The Australian government argued that the corporation's "investment" was merely a tool for launching the BIT claim against Australia. In late December, the tribunal relied on this logic to dismiss the case at the jurisdictional stage.
Yet when Phillip Morris characterized itself as a Swiss company to take advantage of a Swiss-Uruguay BIT to attack the small South American country's efforts to make good on its commitments in the UN's Framework Convention on Tobacco Control, a different ISDS tribunal gave the green light.
Among the fatal flaws baked into the very structure of the ISDS system is how capricious and subjective ISDS tribunals are. And there is no appeal on the merits.
When a particularly egregious case gets massive negative attention and becomes highly politicized, it is in the interest of the tribunal to "make it go away" in order to preserve the ISDS system as a whole.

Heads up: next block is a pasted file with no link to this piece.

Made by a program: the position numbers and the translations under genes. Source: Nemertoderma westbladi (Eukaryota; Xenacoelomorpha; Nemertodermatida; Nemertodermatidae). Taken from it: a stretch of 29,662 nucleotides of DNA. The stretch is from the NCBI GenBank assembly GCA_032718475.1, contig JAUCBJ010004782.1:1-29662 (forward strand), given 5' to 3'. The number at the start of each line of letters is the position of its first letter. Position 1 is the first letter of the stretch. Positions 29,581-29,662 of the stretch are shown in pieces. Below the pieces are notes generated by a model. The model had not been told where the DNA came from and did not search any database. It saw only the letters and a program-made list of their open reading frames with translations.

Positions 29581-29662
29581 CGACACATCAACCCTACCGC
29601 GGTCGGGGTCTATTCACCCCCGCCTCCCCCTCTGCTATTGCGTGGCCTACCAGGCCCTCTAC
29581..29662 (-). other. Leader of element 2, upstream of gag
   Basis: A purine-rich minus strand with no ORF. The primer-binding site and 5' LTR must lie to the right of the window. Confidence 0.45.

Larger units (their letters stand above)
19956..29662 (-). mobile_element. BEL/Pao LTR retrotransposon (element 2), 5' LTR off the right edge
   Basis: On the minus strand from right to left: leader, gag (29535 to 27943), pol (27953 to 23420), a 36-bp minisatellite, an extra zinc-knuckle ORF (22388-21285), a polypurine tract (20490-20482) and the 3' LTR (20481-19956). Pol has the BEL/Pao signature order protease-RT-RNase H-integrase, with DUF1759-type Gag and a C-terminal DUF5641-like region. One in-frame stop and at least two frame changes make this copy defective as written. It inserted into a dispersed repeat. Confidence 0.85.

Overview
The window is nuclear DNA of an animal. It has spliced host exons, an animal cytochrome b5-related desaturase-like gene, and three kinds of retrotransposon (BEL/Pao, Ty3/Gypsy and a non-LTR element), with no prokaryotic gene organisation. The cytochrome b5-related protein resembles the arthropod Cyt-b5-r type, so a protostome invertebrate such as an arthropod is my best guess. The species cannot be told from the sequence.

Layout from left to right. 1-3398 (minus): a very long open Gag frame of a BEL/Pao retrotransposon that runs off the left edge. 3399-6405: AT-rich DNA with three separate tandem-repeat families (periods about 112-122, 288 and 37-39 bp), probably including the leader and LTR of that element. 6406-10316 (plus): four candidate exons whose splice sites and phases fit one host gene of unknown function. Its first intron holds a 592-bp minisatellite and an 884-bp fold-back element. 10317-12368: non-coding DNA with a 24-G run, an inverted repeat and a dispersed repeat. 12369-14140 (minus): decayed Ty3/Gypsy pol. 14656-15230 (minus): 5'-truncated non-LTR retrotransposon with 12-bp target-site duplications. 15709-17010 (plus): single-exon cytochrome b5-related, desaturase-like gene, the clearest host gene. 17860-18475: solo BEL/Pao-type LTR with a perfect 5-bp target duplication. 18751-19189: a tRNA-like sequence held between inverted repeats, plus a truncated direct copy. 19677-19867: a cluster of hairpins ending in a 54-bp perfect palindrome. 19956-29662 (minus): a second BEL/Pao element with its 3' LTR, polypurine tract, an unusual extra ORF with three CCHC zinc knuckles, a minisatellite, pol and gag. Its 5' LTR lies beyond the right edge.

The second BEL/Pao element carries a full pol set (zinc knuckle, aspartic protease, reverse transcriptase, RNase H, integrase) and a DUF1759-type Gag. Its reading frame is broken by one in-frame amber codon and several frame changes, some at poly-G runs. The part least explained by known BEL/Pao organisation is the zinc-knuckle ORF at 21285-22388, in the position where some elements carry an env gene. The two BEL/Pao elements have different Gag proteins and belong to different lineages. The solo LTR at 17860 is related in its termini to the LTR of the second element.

When Canadian companies Methanex and Glamis Gold launched some of the few ISDS cases against the United States - against California regulations of toxic substances and mining respectively - the public outrage by Members of Congress and others likely affected the outcomes and the U.S. dodged the ISDS bullet. Other, less high-profile cases with very similar fact patterns and based on the same claims ended with the taxpayers of other countries having to pay multi-million dollar awards to corporations.
For now, we breathe a sigh of relief that the case was dismissed and congratulate all the public health advocates that helped to spotlight the travesty of Philip Morris' ISDS attack against Australia. But, at the same time, we must redouble our efforts to stop the TPP, which would dramatically expand this dangerous and capricious ISDS regime.
As Germany and Canada have learned after paying hundreds of millions to corporations in ISDS cases attacking toxics bans, coal-fired power plant rules, and water, timber and oil exploration policies, the rich country ISDS bullet-dodge only works so long.